'The Money' is Melbourne Festival's most exciting social experiment yet


Eight "benefactors" sit around a big wooden table in the Prahran Council Chambers while the rest of us – the silent witnesses – watch on from the gallery. There is an ominous knock on the Chambers’ door. A hefty secure briefcase is delivered to the facilitator. As stern as a prison guard, she lays out the contract, the props, the rules, and, of course, the cash. Welcome to The Money:an interactive, immersive theatre game from Exeter-based British group Kaleider that has reached Melbourne after successful tours through Europe and China. The benefactors are given 60 minutes to come up with a unanimous decision on how to spend the money, albeit, with a catch: it cannot go to a registered charity, and it cannot be divided among the benefactors. Should no decision be reached, it will roll over to the next performance. This is real money, with real consequences.
The intrigue and interest in each performance of The Money would vary greatly, as much is dependent on who is sitting around the table. On this occasion, the majority work in the arts, which informs much of the discussion about how best to utilise the money. The guidelines are broad, and money can be an uncomfortable conversation topic at the best of time, let alone between strangers, which makes for a fascinating scenario.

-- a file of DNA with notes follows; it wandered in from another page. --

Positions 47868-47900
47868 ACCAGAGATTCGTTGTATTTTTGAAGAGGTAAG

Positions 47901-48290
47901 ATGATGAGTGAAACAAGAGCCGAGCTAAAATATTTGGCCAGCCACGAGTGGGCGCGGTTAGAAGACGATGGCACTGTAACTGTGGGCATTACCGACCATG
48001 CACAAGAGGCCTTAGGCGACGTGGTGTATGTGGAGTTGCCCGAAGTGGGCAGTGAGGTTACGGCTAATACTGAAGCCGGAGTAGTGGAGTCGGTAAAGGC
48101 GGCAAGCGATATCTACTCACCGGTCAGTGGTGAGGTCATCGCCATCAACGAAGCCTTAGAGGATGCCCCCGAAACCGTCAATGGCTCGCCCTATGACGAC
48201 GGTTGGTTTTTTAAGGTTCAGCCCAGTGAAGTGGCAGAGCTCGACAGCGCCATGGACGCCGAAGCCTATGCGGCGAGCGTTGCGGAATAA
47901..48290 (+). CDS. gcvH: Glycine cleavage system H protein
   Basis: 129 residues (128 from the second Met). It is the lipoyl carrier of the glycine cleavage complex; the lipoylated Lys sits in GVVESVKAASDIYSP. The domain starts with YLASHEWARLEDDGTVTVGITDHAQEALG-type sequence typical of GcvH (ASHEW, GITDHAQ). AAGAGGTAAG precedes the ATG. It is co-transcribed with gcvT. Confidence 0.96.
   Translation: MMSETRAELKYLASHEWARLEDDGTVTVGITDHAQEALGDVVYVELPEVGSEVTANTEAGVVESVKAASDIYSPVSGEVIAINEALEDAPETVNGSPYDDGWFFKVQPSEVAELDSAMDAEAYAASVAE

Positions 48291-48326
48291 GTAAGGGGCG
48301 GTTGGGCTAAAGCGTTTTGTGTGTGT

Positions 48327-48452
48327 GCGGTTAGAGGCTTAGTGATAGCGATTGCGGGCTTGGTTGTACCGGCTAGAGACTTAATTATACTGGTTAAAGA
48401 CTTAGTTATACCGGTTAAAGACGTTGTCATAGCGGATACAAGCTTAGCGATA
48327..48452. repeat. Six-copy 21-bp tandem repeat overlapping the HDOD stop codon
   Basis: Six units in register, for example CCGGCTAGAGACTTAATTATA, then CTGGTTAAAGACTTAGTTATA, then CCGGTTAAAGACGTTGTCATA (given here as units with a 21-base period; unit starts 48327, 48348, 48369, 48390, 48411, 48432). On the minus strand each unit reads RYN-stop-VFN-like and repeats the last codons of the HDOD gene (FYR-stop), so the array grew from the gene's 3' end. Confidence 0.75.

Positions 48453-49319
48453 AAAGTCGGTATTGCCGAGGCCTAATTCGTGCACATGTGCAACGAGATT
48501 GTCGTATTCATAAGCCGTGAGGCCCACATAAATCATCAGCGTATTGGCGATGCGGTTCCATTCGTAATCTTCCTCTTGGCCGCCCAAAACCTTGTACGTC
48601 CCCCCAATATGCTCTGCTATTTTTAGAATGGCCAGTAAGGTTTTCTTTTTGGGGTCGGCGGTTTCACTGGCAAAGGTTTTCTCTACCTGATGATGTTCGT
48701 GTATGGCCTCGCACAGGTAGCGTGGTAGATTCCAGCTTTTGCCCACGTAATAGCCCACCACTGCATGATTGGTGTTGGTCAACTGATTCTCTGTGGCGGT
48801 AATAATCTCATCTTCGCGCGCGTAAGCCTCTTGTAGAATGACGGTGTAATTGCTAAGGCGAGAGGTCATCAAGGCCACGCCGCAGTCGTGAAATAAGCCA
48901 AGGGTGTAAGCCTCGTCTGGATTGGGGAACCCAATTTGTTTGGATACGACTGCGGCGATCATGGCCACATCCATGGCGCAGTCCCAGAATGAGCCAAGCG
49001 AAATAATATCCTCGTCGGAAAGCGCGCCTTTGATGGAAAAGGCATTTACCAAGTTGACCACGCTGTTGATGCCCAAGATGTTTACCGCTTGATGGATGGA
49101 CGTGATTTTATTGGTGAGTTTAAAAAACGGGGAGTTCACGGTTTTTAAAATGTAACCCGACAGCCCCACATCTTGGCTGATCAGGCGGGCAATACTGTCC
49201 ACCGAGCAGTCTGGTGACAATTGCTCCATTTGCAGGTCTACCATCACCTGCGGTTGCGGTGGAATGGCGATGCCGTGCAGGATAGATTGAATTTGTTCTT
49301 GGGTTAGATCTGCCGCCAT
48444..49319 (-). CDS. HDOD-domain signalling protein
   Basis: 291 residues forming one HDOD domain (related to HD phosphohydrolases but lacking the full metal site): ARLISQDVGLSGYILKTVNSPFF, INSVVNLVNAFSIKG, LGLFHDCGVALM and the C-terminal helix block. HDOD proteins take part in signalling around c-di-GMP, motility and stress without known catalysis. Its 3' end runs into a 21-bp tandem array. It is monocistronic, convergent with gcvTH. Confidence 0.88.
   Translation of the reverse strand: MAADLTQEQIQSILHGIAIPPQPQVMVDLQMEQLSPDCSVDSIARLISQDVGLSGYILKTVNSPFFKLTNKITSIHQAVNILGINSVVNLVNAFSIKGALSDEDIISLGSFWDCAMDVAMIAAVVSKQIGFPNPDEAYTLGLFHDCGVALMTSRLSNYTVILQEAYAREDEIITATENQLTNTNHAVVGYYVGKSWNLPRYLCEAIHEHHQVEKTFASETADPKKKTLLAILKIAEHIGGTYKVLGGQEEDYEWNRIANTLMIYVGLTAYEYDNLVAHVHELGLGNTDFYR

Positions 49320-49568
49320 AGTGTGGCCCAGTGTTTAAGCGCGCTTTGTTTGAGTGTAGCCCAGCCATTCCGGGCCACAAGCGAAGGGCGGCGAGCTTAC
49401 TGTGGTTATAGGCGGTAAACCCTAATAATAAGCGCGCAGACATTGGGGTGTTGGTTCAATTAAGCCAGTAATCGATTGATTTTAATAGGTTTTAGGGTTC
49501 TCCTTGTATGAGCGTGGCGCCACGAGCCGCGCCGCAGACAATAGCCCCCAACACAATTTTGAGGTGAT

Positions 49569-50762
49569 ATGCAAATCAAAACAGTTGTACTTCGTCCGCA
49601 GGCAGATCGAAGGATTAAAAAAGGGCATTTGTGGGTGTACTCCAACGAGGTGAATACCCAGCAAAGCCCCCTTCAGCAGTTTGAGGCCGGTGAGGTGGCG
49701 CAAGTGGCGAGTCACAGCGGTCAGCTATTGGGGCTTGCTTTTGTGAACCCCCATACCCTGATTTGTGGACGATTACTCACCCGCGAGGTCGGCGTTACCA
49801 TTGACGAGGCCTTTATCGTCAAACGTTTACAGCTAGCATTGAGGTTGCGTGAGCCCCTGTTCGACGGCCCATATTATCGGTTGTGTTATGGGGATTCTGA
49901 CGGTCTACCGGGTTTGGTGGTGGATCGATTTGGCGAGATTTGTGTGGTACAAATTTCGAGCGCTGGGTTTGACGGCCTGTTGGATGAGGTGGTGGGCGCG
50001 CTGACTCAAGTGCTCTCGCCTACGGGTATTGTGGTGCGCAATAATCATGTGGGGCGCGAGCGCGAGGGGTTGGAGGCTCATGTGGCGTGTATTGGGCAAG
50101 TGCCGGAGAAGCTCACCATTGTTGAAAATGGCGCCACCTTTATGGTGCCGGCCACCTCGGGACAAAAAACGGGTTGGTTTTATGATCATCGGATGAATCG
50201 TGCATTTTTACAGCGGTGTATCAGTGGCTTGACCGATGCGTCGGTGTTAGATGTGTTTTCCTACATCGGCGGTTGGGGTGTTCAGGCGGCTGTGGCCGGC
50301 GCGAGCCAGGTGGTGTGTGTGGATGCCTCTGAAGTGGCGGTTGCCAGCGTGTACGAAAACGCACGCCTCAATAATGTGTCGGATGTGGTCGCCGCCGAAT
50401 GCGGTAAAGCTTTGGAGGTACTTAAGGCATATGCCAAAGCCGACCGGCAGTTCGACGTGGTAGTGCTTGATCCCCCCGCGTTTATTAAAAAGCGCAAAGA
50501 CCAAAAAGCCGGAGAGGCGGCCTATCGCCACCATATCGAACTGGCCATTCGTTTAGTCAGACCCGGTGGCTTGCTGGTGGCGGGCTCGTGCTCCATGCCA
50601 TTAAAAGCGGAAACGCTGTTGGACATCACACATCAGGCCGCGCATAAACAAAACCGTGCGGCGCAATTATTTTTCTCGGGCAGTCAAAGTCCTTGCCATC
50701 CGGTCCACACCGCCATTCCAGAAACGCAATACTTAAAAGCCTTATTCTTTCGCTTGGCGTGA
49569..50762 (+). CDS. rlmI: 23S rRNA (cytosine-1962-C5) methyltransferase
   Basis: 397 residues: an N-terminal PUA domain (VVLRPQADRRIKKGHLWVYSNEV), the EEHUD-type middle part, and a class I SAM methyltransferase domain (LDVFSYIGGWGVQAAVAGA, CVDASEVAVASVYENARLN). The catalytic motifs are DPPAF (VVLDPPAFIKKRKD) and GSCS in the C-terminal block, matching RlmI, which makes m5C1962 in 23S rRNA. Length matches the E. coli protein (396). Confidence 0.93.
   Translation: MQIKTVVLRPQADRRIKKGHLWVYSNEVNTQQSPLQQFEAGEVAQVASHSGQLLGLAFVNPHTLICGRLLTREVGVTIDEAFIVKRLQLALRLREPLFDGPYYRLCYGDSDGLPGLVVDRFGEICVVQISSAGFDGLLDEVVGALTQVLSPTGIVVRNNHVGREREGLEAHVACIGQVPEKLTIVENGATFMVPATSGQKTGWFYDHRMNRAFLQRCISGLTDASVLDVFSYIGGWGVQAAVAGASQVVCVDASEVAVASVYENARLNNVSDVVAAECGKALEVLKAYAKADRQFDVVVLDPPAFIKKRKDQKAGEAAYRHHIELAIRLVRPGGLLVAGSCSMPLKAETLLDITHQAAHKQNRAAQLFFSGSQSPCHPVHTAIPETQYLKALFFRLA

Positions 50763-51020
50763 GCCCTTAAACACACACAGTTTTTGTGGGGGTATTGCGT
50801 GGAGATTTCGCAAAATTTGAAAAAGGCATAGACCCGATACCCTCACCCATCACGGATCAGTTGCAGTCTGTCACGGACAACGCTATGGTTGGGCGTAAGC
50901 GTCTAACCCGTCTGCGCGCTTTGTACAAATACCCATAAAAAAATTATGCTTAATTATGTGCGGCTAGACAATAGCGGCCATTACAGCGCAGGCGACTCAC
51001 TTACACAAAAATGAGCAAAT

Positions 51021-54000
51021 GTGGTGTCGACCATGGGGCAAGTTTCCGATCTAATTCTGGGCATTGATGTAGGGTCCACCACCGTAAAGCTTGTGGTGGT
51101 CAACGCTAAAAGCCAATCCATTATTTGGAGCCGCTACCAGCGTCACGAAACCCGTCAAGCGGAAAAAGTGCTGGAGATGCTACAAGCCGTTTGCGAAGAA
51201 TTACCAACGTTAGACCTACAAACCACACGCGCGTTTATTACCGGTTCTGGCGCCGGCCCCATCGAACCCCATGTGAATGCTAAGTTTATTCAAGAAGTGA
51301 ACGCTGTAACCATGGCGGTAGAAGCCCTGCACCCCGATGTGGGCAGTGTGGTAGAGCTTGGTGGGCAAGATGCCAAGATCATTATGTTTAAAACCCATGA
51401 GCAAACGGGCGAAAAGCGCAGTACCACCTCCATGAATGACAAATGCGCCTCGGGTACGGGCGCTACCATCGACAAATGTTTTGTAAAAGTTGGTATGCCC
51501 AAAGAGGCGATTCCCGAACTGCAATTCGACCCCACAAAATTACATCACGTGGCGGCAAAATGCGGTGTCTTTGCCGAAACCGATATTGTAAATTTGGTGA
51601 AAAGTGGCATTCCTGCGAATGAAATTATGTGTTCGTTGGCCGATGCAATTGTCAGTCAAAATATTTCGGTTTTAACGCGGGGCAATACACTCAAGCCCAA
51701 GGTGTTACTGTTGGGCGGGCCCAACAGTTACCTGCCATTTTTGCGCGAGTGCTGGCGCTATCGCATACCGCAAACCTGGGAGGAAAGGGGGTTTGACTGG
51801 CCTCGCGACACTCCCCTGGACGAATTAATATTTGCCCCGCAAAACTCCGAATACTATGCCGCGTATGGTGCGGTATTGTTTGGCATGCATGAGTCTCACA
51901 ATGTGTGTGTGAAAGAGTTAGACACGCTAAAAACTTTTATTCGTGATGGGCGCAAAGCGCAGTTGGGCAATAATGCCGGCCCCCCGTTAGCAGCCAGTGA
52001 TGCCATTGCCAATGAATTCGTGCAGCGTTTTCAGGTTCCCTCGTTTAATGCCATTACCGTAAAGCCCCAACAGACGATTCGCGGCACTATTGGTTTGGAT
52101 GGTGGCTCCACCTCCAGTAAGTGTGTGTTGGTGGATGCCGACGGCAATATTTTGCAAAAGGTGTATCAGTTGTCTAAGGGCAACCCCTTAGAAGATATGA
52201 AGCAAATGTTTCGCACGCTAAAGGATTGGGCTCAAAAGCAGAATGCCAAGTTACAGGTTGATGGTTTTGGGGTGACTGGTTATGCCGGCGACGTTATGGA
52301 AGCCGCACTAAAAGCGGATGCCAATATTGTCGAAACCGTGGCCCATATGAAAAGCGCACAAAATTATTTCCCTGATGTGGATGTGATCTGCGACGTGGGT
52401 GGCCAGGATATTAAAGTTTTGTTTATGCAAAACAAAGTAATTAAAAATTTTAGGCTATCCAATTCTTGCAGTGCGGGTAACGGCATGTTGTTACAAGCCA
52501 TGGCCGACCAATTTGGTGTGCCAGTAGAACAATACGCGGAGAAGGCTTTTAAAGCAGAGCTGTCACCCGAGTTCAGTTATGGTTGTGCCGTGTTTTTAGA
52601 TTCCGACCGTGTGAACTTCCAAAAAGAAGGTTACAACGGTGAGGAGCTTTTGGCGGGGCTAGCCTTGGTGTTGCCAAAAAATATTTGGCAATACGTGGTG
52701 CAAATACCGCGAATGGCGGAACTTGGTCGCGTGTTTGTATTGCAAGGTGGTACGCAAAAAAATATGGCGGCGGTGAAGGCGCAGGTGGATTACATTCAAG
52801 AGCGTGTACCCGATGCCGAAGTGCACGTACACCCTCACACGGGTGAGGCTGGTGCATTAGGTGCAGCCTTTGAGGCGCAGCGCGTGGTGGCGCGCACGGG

Curiously, two benefactors immediately excuse themselves by striking the gong, and joining the silent witnesses on the sidelines, not wanting to participate in the discussion. As the neon countdown clock ticks away, different members of the benefactors’ group suggest various altruistic options to promote their own artistic practise or those of others, whilst the philanthropist in the group suggests ways of growing the money.
As the conversation goes around the table, the bigger personalities begin to take the lead in the discussion, and perhaps from frustration at where the conversation is going, a former benefactor buys back in after 20 minutes suggesting an alternative philanthropic idea of donating to an NGO, rather than an artist.
Here is where the show starts to take shape. The conversation morphs from polite, altruistic ideas, to questioning the validity of others’ suggestions. More and more silent witnesses fidget with their wallets, several deciding to buy in and add to the conversation. In many ways, it feels like a university tutorial discussion minus a moderator; a pleasant discussion becoming a more heated debate, that begins to stray from the matter at hand to broader social attitudes. It is here where The Money succeeds as a concept. Even with noble intentions, common ground is not so easily found.
As the clock ticks down, tension rises and the louder voices further dominate the conversation. Everything points to the NGO idea taking the lead. That is, until the ideas are put to a vote and the quiet majority rule in favour of arts patronage. A lesson well-learnt by many political leaders: do not take your constituents for granted.
Whilst the contract is signed by all benefactors in the last seconds, there is a sense that not all are completely satisfied with the outcome. From the perspective of a silent witness, whilst the viewing can be incredibly frustrating at times, it can also very engaging. The patter around the concept: the secure briefcase, the stern facilitator, are a bit laboured and kitsch, however as a whole, it is an engaging piece of immersive art.